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Ian Desmond finds tutor in Davey Johnson
Manager targets shortstop’s slump
About a month ago, long before Davey Johnson thought he'd be making himself comfortable inside the manager's office at Nationals Park, he came to Washington on an off day for the major league club and found shortstop Ian Desmond getting in some extra hitting.
The two infielders shared a conversation that day in which Johnson lauded Desmond for his remarkable improvements defensively and talked hitting with the shortstop, who hadn't been able to raise his average above .245 since May 2.
"You know, you're really doing all the things that you need to do in the field — which is kind of hold the governor on all your instincts to be overly aggressive," Johnson told Desmond, reminding him that he was proud of those advancements.
But Desmond, never one to settle for mediocrity in any aspect of his game, followed Johnson's compliment with a lament.
"Now that overaggressiveness that I had in the field has gone to my at-bats," Johnson recalled Desmond replying. "I just need to have that same approach both in the field and at the plate."
"That's correct," Johnson said Tuesday. "You always have to know yourself. What are your tendencies? How do I keep things under control? What you want to do is get on that nice plane and stay there. You don't want to have these highs and lows, and that's all an individual thing and it's how you learn about yourself and knowing yourself."
At this point in his rookie season, Desmond was hitting .255 with four homers and 34 RBI. He was getting on-base at a .292 clip and slugging .280.
This year, heading into Tuesday night's game against the Chicago Cubs, Desmond has a .217 average with three home runs and 22 RBI. He's got a .259 on-base percentage and .301 slugging — and he's walked just 16 times. He has hit just .200 since June 1.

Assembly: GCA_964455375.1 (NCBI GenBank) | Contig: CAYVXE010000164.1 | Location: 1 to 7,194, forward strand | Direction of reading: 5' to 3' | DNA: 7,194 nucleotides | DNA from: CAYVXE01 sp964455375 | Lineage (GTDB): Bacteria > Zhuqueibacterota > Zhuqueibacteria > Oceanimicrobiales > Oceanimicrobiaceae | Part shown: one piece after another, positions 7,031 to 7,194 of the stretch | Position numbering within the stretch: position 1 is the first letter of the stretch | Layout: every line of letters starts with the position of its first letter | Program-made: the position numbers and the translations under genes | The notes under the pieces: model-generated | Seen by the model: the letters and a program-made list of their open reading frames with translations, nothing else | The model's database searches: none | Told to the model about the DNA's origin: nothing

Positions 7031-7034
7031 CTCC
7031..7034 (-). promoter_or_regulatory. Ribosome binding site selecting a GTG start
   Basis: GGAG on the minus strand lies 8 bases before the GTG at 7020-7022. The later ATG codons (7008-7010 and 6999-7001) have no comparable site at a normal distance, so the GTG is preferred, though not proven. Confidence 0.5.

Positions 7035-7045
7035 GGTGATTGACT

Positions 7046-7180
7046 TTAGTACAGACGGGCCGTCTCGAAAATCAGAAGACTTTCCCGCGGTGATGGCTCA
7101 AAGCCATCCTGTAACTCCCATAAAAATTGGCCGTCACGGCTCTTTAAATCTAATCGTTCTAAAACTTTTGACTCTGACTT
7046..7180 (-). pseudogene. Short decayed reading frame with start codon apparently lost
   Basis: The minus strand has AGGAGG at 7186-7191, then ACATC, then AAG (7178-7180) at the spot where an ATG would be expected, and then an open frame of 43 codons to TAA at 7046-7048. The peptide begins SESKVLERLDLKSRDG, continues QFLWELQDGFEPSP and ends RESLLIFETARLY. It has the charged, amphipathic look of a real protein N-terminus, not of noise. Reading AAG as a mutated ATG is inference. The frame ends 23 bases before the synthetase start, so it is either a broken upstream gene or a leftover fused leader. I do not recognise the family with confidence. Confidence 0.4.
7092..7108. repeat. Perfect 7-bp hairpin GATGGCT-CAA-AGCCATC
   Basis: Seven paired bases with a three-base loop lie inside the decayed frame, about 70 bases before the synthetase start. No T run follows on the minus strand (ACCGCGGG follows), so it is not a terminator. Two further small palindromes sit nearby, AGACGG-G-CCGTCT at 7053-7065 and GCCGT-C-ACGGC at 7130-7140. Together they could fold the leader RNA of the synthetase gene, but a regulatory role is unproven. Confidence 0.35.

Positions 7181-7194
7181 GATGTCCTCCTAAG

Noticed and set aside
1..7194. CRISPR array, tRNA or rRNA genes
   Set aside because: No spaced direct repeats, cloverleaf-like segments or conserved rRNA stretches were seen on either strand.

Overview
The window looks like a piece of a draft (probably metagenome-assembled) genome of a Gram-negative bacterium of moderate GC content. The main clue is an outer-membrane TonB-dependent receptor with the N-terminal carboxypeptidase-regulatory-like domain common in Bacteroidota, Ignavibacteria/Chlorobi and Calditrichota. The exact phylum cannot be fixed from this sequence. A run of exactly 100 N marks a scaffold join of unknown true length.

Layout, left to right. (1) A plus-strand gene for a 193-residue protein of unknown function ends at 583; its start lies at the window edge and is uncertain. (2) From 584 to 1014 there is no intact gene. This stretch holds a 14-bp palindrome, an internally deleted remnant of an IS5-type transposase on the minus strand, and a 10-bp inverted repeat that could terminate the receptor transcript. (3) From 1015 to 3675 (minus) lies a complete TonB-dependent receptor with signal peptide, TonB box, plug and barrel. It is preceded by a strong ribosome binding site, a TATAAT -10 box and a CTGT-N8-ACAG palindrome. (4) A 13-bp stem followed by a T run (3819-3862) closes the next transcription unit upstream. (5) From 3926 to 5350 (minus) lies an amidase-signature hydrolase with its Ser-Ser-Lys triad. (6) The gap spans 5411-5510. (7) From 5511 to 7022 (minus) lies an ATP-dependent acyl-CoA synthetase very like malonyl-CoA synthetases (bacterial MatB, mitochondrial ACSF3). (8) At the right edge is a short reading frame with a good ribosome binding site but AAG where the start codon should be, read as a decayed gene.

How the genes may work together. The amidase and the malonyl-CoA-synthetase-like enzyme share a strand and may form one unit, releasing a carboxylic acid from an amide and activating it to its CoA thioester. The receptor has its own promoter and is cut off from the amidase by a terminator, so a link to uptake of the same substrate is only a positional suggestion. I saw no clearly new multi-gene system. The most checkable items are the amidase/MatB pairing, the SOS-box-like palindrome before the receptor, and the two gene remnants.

It's not a stretch to say he expects more from himself. When approached by a reporter before Tuesday's game, Desmond politely declined to comment about the work he's been doing on his hitting. "After I get four hits tonight, I'll talk," he said.
Johnson has no problem talking about it, though. He sees his shortstop as a doubles hitter (he has 12 this season) and he compared him to a Barry Larkin-type of player who has the tools and ability to be a No. 1, 2 or 3 hitter in the lineup. He talks about Ted Williams' motto that if you swing with 80 percent effort you'll have 100 percent timing, an adage Johnson firmly believes, and how it applies to Desmond, whom the manager said he wants to get in the cage to work with more. And he notes that, for Desmond — like a lot of young hitters — success will most likely lie in identifying his own strengths.
"When I first came up, I was a home run hitter," Johnson said. "But I came to a ballclub where they wanted me to hit behind the runner and all that. ... Finally after about two or three years, I said, 'You know what, I'm just going to hit the ball where it's pitched like I always did, and if they throw it where I can pull it, I'll pull it.'
"Young hitters, we want to improve," he added. "And anything that somebody says, it may not be a good idea, but they throw it at you and you gobble it up thinking it's going to make you better and it may not. That's when you have to look within yourself. What kind of player am I? What kind of player do I want to be? What do I feel like I was all the way to get here? I think a lot of young hitters struggle with that. As a manager, it's my job to also tell them what kind of player I expect him to be and I've had that conversation with [Desmond]."
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About the Author
Amanda Comak covers the Washington Nationals and comes to The Washington Times from the Cape Cod Times and after stints with MLB.com and the Amsterdam (N.Y.) Recorder. A Massachusetts native and 2008 graduate of Boston University, Amanda can be reached at email@example.com and you can follow her on Twitter @acomak.
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